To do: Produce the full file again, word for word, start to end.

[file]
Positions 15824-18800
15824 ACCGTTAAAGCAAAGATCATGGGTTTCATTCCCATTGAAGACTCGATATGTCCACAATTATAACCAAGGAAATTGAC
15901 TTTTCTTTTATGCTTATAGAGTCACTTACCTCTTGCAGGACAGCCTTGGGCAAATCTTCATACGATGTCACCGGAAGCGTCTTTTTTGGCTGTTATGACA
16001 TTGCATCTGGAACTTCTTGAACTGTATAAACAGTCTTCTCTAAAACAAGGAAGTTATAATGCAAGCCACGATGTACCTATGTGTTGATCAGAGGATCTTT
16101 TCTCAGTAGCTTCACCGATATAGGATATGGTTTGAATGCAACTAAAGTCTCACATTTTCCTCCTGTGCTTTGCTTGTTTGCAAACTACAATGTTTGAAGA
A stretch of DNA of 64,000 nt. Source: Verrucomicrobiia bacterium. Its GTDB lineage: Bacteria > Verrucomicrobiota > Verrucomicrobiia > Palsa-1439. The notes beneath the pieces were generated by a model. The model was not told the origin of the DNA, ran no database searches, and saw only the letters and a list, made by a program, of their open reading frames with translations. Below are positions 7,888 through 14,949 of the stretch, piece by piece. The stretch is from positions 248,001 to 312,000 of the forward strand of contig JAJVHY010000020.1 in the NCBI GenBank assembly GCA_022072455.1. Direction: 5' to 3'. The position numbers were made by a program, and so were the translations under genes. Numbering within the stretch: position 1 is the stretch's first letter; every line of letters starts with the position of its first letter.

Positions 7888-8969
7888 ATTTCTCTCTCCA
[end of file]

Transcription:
Positions 15824-18800
15824 ACCGTTAAAGCAAAGATCATGGGTTTCATTCCCATTGAAGACTCGATATGTCCACAATTATAACCAAGGAAATTGAC
15901 TTTTCTTTTATGCTTATAGAGTCACTTACCTCTTGCAGGACAGCCTTGGGCAAATCTTCATACGATGTCACCGGAAGCGTCTTTTTTGGCTGTTATGACA
16001 TTGCATCTGGAACTTCTTGAACTGTATAAACAGTCTTCTCTAAAACAAGGAAGTTATAATGCAAGCCACGATGTACCTATGTGTTGATCAGAGGATCTTT
16101 TCTCAGTAGCTTCACCGATATAGGATATGGTTTGAATGCAACTAAAGTCTCACATTTTCCTCCTGTGCTTTGCTTGTTTGCAAACTACAATGTTTGAAGA
A stretch of DNA of 64,000 nt. Source: Verrucomicrobiia bacterium. Its GTDB lineage: Bacteria > Verrucomicrobiota > Verrucomicrobiia > Palsa-1439. The notes beneath the pieces were generated by a model. The model was not told the origin of the DNA, ran no database searches, and saw only the letters and a list, made by a program, of their open reading frames with translations. Below are positions 7,888 through 14,949 of the stretch, piece by piece. The stretch is from positions 248,001 to 312,000 of the forward strand of contig JAJVHY010000020.1 in the NCBI GenBank assembly GCA_022072455.1. Direction: 5' to 3'. The position numbers were made by a program, and so were the translations under genes. Numbering within the stretch: position 1 is the stretch's first letter; every line of letters starts with the position of its first letter.

Positions 7888-8969
7888 ATTTCTCTCTCCA